Foto: Microsoft's website in 2019sourceScreenshot

MSN used to be a go-to spot for news on the internet, even though we had no idea where to go on this website.

Foto: MSN's website in 2010sourceScreenshot/Internet Archive

MSN's new site at least gave us a cleaner menu and links to popular sites. (And it's competing with AOL for the longest slideshow award.)

Foto: MSN's website in 2019sourceScreenshot

Remember when Netflix used to only cost $8.99? Remember when it used to ship DVDs? Remember what a DVD is?

Foto: Netflix's website in 2010sourceScreenshot/Internet Archive

Netflix doesn't need to mess around anymore. We all know how this works. Sign up, pay up, and get unlimited access to hit titles like 'Boss Baby' and 'Sextuplets.'

Foto: Netflix's website in 2019sourceScreenshot

The New York Times was trying to go global in 2010. Also, it apparently felt the need to remind us we could actually click on headlines by making them all blue.

Foto: The New York Times' website in 2010sourceScreenshot/Internet Archive

Today, the Times' site has much more multimedia content. It has everything from podcasts to videos to images to traditional text headlines to draw us in — but only so far before we hit that paywall.

Foto: The New York Times' website in 2019sourceScreenshot

Pinterest used to be a big fan of neutral colors. Also, it made us request an invite to join. Also, Brad Pitt and baby otters — what more could we ask for?

Foto: Pinterest's website in 2010sourceScreenshot/Internet Archive

Now, Pinterest has a much cleaner site, but also highlights the focus on metadata and tagging that allows the site to categorize images.

Foto: Pinterests' website in 2019sourceScreenshot

Reddit's design aesthetic was … no design aesthetic. No frills, few pictures, just words — as many words as it could fit on the page.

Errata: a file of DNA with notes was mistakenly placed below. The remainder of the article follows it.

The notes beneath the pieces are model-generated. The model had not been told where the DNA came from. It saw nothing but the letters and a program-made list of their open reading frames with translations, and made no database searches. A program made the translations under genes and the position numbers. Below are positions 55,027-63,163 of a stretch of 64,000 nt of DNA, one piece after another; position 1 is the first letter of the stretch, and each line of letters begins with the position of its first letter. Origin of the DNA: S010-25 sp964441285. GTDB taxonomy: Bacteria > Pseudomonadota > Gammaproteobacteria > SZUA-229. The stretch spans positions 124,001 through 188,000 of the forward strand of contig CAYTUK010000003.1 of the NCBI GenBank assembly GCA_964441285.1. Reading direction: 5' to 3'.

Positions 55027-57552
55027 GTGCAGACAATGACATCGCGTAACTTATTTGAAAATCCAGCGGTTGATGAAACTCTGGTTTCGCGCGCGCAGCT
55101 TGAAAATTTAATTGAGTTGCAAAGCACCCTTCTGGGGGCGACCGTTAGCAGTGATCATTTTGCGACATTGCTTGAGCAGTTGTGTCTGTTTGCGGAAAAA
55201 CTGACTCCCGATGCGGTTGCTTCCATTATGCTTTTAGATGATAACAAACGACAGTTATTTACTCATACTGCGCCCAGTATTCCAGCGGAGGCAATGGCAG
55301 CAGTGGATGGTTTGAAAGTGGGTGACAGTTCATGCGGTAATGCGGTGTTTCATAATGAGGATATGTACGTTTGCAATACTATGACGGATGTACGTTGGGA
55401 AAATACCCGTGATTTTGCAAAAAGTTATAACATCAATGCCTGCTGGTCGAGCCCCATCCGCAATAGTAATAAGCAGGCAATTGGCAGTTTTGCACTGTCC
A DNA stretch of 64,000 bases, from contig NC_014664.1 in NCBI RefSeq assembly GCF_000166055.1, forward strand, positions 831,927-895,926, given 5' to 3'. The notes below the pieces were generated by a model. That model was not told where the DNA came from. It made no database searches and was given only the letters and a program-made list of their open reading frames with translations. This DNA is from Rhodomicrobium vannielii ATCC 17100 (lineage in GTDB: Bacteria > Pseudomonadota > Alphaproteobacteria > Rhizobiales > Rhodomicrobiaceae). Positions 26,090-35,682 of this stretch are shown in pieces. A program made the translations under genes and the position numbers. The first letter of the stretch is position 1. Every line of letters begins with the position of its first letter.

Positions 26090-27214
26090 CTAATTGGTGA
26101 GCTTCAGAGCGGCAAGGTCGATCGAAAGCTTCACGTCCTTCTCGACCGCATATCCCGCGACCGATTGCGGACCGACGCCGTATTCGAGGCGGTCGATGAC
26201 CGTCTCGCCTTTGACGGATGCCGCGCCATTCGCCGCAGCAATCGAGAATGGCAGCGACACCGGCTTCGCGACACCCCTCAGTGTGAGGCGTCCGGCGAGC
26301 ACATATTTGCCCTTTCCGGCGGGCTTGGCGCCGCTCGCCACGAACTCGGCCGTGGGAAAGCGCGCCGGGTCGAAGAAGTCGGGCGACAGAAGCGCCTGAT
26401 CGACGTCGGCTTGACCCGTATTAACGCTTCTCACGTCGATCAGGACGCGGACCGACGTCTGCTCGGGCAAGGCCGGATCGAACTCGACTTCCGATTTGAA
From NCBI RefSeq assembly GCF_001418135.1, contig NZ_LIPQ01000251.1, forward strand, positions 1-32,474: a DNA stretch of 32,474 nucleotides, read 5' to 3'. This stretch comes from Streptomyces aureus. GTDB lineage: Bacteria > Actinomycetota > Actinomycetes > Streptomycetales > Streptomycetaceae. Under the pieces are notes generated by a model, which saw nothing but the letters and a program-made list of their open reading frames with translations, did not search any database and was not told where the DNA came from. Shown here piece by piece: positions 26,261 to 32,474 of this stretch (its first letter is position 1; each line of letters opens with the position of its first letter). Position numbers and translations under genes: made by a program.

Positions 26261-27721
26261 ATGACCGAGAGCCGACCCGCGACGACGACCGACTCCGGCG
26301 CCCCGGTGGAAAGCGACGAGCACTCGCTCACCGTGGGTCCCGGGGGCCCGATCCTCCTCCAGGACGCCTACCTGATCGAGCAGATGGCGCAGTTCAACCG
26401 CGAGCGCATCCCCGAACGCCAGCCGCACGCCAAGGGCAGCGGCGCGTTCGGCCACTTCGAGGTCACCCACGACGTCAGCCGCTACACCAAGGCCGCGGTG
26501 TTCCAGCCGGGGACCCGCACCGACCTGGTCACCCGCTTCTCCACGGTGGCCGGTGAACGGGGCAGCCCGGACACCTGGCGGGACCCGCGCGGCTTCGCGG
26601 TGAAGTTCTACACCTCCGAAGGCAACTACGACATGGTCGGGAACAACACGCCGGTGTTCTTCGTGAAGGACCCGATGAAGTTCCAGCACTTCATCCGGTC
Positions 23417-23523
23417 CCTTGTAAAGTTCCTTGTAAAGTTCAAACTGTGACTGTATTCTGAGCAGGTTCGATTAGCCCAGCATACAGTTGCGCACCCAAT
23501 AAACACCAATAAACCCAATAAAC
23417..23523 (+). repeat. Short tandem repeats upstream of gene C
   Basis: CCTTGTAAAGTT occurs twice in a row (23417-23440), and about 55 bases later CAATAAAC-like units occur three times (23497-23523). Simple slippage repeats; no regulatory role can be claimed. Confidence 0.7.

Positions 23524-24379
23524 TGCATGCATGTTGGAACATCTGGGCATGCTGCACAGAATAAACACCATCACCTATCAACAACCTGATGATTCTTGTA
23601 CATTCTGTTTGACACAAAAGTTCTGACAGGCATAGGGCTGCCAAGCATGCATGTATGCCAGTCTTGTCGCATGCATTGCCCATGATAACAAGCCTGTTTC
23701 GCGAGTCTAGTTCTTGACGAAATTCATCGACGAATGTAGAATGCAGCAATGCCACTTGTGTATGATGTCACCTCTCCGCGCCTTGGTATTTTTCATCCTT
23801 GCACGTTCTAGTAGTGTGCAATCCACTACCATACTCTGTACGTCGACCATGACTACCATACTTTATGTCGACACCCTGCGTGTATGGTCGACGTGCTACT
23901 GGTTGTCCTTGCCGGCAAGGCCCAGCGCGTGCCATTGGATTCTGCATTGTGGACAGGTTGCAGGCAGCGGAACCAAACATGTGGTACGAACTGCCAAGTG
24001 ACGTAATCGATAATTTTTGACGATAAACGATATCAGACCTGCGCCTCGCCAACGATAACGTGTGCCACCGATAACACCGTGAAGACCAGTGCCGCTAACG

Foto: Reddit's website in 2010sourceScreenshot/Internet Archive

Reddit finally introduced some graphic elements and much-needed spacing, without sacrificing its popular news feed format.

Foto: Reddit's website in 2019sourceScreenshot

Twitter was just a few years old in 2010, as we can tell from the cute baby bird, bubble-letter logo, and friendly reminders of what the site even did.

Foto: Twitter's website in 2010sourceScreenshot/Internet Archive

Twitter's look has gotten a bit more sophisticated since then — and the bird got a haircut.

Foto: Twitter's website in 2019sourceTwitter

Walmart had a surprisingly simple and easy to navigate website by 2010 standards.

Foto: Walmart's website in 2010sourceScreenshot/Internet Archive

Walmart also caught the minimalist craze and discovered the importance of pictures. But it still wants us to know it has tons of deals — that hasn't changed.

Foto: Walmart's website in 2019sourceScreenshot

The Weather Channel's website used to have some killer graphics.

Foto: The Weather Channel's website in 2010sourceScreenshot/Internet Archive

The Weather Channel's website still has some killer graphics.

Foto: The Weather Channel's website in 2019sourceScreenshot

WebMD wanted us to know that there are a lot of health conditions we might have — and that it has answers.

Foto: WebMD's website in 2010sourceScreenshot/Internet Archive

Now WebMD just gets straight to the point about reminding us that we're only here because we're sad and sick.

Foto: WebMD's website in 2019sourceScreenshot

Yahoo had lots of fun little icons to remind us about all the things we can do online.

Foto: Yahoo's website in 2010sourceScreenshot/Internet Archive

Now, Yahoo looks like a serious news site (but somehow we can't move past that wayward exclamation point).

Foto: Yahoo's website in 2019sourceScreenshot

YouTube looked like it was still a rough draft in 2010. Also, it really liked to use borders.

Foto: YouTube's website in 2010sourceScreenshot/Internet Archive

In 2019, YouTube has its own video awards show, its website is dominated by images, and its algorithm operates sneakily in the background.

Foto: YouTube's website in 2019sourceScreenshot

Just like Facebook used to be "The Facebook," Business Insider used to go by "The Business Insider." Also... more gradients.

Foto: Business Insider's website in 2010sourceScreenshot/Internet Archive

Eventually, Business Insider — like most websites on this list — discovered that images speak a thousand words and a thousand words don't belong on a homepage.

Foto: Business Insider's website in 2019sourceBusiness Insider